Federal prosecutors and FBI agents in Pittsburgh said that a business in Pennsylvania incurred significant financial impacts due to an international cybercrime operation taken down by federal authorities and the European Union last week.
The business reportedly lost more than $387,000 before a multinational operation to dismantle a complex, criminal network of worldwide computer servers known as Avalanche was put in place.
The U.S. Department of Justice, the U.S. Attorney’s Office and the FBI issued a joint statement Dec. 1 that detailed their ongoing combined efforts with other U.S. and over 40 international organizations — including Europol and Eurojust — to dismantle the worldwide network of criminal computer servers.
The combined monetary losses affiliated with Avalanche malware attacks were estimated by the organizations to be valued in the range of hundreds of millions of dollars, although exact calculations are reportedly still hard to come by due to the variety of malware families present.
According to Business Insider, recently unsealed documents confirmed that the business located in Carnegie, Pennsylvania, had the $387,500 drained from the its online account.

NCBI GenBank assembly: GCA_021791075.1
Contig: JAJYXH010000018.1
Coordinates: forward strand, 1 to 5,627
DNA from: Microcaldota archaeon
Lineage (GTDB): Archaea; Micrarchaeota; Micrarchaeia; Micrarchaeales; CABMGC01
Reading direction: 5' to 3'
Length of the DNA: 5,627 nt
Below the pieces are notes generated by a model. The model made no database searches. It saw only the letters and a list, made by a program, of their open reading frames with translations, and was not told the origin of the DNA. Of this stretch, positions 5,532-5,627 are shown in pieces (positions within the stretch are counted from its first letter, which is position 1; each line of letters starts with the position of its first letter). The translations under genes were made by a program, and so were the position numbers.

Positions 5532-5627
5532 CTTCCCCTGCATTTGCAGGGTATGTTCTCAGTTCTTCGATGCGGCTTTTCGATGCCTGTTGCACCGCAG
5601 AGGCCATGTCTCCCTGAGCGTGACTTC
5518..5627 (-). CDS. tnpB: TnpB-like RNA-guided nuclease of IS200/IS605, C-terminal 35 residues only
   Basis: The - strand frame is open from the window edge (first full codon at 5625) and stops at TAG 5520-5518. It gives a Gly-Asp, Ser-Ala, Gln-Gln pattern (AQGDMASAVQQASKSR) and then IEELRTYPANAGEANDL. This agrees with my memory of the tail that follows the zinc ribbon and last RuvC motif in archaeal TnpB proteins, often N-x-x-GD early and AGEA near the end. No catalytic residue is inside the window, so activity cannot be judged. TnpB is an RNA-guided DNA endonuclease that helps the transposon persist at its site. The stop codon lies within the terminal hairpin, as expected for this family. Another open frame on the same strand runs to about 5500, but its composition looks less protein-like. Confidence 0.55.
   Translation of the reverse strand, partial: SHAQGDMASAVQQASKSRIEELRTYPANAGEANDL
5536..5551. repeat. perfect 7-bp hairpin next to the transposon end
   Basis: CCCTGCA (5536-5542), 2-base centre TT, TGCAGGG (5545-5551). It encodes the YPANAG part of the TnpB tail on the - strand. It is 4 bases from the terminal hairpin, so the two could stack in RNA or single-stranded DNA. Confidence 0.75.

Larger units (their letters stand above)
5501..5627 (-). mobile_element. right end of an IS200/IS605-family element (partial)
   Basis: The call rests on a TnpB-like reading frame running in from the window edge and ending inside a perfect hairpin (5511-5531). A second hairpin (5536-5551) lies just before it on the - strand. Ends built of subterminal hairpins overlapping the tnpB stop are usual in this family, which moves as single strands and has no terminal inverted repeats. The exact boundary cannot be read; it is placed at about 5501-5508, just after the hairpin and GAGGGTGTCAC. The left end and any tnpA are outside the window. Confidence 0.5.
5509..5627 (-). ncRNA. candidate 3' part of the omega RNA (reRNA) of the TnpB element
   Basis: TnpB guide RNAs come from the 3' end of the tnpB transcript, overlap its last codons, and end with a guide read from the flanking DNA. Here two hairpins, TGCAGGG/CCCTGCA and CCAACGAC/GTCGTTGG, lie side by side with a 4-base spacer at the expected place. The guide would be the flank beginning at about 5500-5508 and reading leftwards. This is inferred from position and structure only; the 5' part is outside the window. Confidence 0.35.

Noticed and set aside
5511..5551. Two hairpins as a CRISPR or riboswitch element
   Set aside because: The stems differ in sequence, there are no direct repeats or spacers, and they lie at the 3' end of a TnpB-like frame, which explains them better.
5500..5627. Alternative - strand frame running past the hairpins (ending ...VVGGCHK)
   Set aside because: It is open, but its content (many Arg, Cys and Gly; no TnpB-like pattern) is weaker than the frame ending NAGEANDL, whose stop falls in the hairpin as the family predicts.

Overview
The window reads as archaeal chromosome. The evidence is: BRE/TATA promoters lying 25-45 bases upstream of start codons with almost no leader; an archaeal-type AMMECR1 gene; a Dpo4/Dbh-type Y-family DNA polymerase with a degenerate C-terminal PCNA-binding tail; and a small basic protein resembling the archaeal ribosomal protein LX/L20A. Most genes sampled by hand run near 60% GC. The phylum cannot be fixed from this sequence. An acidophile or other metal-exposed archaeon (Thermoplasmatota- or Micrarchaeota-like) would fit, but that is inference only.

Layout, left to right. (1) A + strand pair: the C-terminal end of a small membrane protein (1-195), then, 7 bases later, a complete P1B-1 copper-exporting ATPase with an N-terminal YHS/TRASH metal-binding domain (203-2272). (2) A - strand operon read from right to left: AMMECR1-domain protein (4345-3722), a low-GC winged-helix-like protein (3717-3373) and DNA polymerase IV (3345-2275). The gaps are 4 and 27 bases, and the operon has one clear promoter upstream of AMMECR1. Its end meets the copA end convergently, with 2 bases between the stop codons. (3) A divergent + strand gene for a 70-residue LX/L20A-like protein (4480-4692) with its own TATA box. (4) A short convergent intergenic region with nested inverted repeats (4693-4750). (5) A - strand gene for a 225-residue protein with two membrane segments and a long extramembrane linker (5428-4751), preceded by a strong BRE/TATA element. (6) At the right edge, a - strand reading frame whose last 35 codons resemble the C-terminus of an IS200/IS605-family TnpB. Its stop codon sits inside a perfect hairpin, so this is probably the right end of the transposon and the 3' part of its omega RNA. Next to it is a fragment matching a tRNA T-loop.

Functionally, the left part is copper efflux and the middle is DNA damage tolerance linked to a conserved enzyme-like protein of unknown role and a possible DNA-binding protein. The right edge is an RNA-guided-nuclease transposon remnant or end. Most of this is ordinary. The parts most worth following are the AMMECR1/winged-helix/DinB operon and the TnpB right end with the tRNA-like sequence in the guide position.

A different business located in New Castle was also targeted twice, but the cybercriminals were unsuccessful in their attempts to steal more than $120,000 from the company.
Avalanche servers reportedly hosted over two dozen of the most malicious types of malware. Hundreds of thousands of computers worldwide are estimated to be affected. The criminal servers also hosted a number of money laundering campaigns. Over 50 Avalanche servers have been taken offline thus far.
The joint operation is working on seizing, blocking and dismantling more than 800,000 domains associated with the Avalanche network. The operation involves arrests and searches in five as-of-yet-unnamed countries.